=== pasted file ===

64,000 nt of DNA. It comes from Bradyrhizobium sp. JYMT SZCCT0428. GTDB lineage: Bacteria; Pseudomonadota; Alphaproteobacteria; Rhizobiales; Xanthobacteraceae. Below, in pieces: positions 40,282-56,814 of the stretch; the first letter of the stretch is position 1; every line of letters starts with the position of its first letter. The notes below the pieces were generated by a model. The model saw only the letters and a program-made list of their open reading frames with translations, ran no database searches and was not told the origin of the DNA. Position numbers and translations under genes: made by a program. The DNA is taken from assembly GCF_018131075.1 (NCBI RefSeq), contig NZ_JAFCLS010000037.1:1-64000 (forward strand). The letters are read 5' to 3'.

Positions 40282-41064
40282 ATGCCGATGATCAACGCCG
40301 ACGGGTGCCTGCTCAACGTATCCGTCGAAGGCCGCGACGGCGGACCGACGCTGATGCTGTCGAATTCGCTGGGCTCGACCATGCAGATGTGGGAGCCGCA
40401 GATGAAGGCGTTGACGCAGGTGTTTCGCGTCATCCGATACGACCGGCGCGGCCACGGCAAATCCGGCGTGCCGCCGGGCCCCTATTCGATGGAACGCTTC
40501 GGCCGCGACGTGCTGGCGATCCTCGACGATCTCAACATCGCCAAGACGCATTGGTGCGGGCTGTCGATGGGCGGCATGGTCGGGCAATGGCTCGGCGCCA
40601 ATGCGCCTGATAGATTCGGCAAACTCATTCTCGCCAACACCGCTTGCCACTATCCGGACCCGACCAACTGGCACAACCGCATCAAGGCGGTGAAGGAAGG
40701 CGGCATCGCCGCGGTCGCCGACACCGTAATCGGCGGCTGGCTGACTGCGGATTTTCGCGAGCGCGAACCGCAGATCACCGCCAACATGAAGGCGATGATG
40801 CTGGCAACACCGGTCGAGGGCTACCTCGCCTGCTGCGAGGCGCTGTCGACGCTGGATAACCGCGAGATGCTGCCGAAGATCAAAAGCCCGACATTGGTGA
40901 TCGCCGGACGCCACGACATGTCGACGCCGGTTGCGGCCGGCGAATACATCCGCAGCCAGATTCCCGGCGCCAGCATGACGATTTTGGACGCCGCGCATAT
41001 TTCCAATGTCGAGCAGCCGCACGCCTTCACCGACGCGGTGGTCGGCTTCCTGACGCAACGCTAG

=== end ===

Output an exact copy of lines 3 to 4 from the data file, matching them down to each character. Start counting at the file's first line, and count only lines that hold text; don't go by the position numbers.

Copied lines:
40282 ATGCCGATGATCAACGCCG
40301 ACGGGTGCCTGCTCAACGTATCCGTCGAAGGCCGCGACGGCGGACCGACGCTGATGCTGTCGAATTCGCTGGGCTCGACCATGCAGATGTGGGAGCCGCA